Remarkable Ohio

Results for: social-welfare-services
13 S. Mulberry Street
Mount Vernon

, OH

Mt. Calvary Baptist Church, the lone religious property within the Mt. Vernon Downtown Historic District, served what became only the second African American congregation in the city. The cornerstone for 13 South Mulberry Street was laid October 17, 1915, and a dedication service was celebrated in March 1916. Mt. Calvary grew out of the Black Baptist traditions brought by Southern refugees during the Great Migration. Although dwindling membership and resources closed the building, it provided Mt. Vernon’s African American community with a vital space of worship, communion, mutual assistance, asylum, social support, and community celebration for almost a century.

1050 N. Aurora Road
Aurora

, OH

Geauga Lake, a scenic destination for visitors to northeast Ohio, was initially named “Giles Pond” after settler Sullivan Giles (1809-1880). In 1856, the predecessor of the Erie Railroad stopped at “Pond Station,” spurring the area’s growth. In the 1880s, locals established picnic grounds, a dance hall, and other facilities for those seeking a country getaway. Picnic Lake Park, later Geauga Lake Park, opened in 1887 and thereafter offered rides, a roller rink, photo gallery, billiard hall and bowling alley, among other attractions. In 1888, the Kent House hotel opened on the southeast side of the lake. In the century that followed, more attractions were added, including SeaWorld of Ohio, and the park expanded. In 2007, the melodic sounds of the carousel and the echoing screams from the “Big Dipper” roller coaster ceased when the park closed. (Continued on other side)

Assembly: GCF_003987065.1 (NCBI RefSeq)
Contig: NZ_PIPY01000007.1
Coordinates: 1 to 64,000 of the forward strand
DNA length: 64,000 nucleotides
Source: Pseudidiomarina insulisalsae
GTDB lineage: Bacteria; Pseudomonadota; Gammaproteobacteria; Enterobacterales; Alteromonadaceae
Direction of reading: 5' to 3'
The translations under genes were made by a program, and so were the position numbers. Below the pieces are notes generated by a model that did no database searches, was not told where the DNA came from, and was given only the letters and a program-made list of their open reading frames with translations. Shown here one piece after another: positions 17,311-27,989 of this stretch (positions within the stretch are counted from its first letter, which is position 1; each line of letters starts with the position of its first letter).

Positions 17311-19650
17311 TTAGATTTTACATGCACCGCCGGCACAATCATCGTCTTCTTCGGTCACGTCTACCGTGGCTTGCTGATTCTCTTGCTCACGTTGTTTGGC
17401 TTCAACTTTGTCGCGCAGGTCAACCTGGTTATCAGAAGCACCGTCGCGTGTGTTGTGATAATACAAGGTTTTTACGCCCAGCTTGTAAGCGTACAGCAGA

Across from 4750 Cincinnati Brookville Rd/OH 126
Shandon

, OH

The foundation for the first Welsh settlement in Ohio was laid on June 29, 1801, when William and Morgan Gwilym purchased land in what is now Morgan Township at the Cincinnati Land Office. The Welsh, who settled in Pennsylvania beginning in the late eighteenth century, moved westward and settled here in 1802. This area was also the major terminus for the 1818 migration from Montgomeryshire and Cardiganshire in Wales. In 1803 a Congregational Church was organized and services were held in members’ homes or outdoors. A brick Meetinghouse, complete with a Welsh death door leading to the cemetery, was constructed in 1824. The building now serves as the Community House. The present brick church was built in 1854. For many years, the library, formed in 1852, was housed in the New London Special School District building that stood on this site. (Continued on other side)

Corner of Route 42 and Industrial Parkway
Plain City

, OH

This monument was dedicated on Memorial Day of 1913 to honor the Union soldiers of the Civil War from Jerome Township. Many citizens, school children, and Civil War veterans attended the dedication as Col. W.L. Curry, who fought at Chickamauga, spoke to the crowd. The zinc monument contains the names of 400 soldiers of the township. The shaft is just over 21 feet high. Placed inside was a time capsule containing a number of historical documents including 60 photographs of Civil War veterans. Donations from a grateful community and a bequest from R.L. Woodburn, a Civil War veteran and Ohio legislator funded the monument.